CompTIA says it is being more aggressive about catching cheaters through the use of biometric systems such as retinal and palm scans to identify test takers, as well as using remote cameras and microphones for proctoring and high-tech scanners for test materials. The organization also plans to create computer-generated exams on the fly.
"We will do a higher degree of identity management of people in a much broader sense. And we're not going to be using the arcane model of 60 people in a classroom," Terry Erdle, executive vice president for skills certifications at CompTIA, says. "We will be using technology to deliver better exams and make it so you can't cheat on them. We'll start introducing these [measures] in 2011...One of the messages we want to send is how fruitless cheating on exams is."
The GIAC Certification Program battles cheaters by using a proprietary system to manage its exams, which have randomized questions and answers.
"We have a proprietary algorithm so that each person has slightly different questions that follow the same test blueprint," explains Jeff Frisk, director of the GIAC Certification Program. "This gives us a larger number of unique instances of exams...You will not be getting the same list of questions in the same order as anyone else."
Also, once test-takers miss enough points that they can no longer pass the test, the GIAC computer system stops administering the test.
This approach allows GIAC to have a "very, very low" number of people caught cheating on exams, Frisk says.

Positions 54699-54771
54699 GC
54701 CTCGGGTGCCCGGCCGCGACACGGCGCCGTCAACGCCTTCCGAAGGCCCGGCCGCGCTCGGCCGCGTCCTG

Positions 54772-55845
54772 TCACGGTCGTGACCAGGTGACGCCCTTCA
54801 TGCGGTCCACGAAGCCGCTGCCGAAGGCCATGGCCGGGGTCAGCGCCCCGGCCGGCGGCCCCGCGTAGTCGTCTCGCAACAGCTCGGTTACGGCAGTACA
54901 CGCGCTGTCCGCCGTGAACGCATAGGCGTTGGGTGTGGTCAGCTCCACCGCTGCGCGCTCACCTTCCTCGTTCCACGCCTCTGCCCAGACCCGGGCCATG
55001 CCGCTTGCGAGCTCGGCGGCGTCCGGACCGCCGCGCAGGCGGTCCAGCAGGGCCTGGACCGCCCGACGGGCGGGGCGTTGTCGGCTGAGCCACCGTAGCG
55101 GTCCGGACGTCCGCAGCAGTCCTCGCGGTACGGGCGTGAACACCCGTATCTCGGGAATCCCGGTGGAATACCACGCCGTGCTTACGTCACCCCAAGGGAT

While Frisk hasn't seen an upward tick in cheating incidents during the economic downturn, he thinks test-takers are more desperate because more of them are taking GIAC exams and failing them, over and over again. GIAC recently implemented a 15-day waiting period between exams as a result of this trend.
One suggestion for reducing the number of IT cheats is for the industry to become more professional overall. Northcutt points out that unlike doctors, lawyers or accountants, IT workers are not licensed and do not have a standard of practice or a code of ethics. Other professions have trade associations and state licensing boards to provide a level of deterrence for ethical lapses such as cheating on certification exams.
"If you go to the Defcon-type events, the attitude is it's OK to do things because you can. There's a view that just because you have a certain amount of knowhow, that lets you get away with some unethical behavior," Northcutt says. "At some point, we're going to have to hold ourselves accountable to the business as professionals."
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